A new initiative from the Electronic Frontier Foundation (EFF) seeks to do something about the state of software patents. The initiative, called Defend Innovation and announced earlier this week, highlights seven steps toward reform.
Software patents have been criticized in many quarters for such problems as stifling innovation, patenting commonly used techniques and processes, and dramatically raising the cost of defending technological innovation.
Lifespan, Patent Trolls
The EFF’s initiative does not suggest the most fundamental way to avoid the issues that software patents have engendered -- namely, by abolishing the software patent. In place of that approach, Defend Innovation calls for Congress to “commission a study and hold hearings to examine whether software patents actually benefit our economy at all.”
It also requests that Congress revise patent lifespans to no more than five years from the application date. If companies or individuals can show they independently arrived at the same software solution as a patent-holder, the initiative asks that they be allowed to avoid liability.
If plaintiffs whose business is to own patents and challenge others’ technology -- so-called “patent trolls" -- sue and fail in court, the EFF asks that they be required to cover the legal bills of those they sue. If they win, the initiative wants limited damages if the patent represents only a small piece of a product’s value.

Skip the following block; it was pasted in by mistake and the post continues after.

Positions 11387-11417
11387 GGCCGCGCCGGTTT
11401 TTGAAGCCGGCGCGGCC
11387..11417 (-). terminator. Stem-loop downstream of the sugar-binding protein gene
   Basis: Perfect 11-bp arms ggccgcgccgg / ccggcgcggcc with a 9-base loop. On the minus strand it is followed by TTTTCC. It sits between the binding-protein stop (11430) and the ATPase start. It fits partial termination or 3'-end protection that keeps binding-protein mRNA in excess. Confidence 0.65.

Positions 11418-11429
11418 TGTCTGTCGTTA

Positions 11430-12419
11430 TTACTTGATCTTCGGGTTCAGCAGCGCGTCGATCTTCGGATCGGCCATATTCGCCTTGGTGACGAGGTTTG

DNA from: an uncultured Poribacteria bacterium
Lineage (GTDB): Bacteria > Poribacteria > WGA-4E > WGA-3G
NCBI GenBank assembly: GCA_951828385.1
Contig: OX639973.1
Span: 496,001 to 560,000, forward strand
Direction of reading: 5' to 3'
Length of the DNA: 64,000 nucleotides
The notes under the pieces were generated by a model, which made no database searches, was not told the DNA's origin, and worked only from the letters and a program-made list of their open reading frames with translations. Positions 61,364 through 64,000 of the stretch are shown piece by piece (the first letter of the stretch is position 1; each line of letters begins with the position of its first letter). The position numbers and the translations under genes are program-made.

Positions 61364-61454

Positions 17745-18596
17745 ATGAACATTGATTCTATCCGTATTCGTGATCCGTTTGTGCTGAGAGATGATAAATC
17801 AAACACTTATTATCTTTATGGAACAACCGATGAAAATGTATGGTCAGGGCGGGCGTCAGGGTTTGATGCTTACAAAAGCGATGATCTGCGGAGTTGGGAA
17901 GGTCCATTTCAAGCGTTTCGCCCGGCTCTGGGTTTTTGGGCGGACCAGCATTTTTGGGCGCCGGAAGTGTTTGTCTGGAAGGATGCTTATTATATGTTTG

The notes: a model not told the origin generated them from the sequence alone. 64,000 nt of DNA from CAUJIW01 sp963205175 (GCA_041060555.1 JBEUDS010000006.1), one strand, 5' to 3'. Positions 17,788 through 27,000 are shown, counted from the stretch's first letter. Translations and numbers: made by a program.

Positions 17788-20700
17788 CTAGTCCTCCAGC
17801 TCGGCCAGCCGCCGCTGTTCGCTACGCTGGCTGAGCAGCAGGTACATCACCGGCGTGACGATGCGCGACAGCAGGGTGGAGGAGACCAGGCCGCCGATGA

The initiative calls for a new standard, in which patent applicants “should be required to provide an example of running software code for each claim in the patent.” It also requests that patents and licenses be made public “right away” and that public records be required to be up-to-date.
Higher Cost than R&D
As the software industry matures and evolves, the patents protecting software developments have grown increasingly abstract, such as a patent issued in the 1990s for software to manage a mutual fund. Observers have noted that the patent’s process steps, which were covered, included the steps issued by the Internal Revenue Service for avoiding taxes due on a partnership.
A 2011 study by Boston University researchers found that patent trolls, who build a large patent portfolio in order to litigate against a wide range of companies for infringement, have cost defendants US$ 500 billion since 1990.
In the four years prior to the study, the cost hit an average of US$ 83 billion a year. The researchers noted that this is the equivalent of 25 percent of all U.S. non-governmental research and development budgets. The report noted that more than 60 percent of all patent lawsuits involve software patents.
The EFF said that feedback from the Defend Innovation initiative will be incorporated into a whitepaper, which will be used in an effort to educate lawmakers and reform the system.
Founded in 1990 and based in San Francisco, the donor-funded Electronic Frontier Foundation works on issues surrounding technology, including those affecting free speech, privacy, innovation and consumer rights.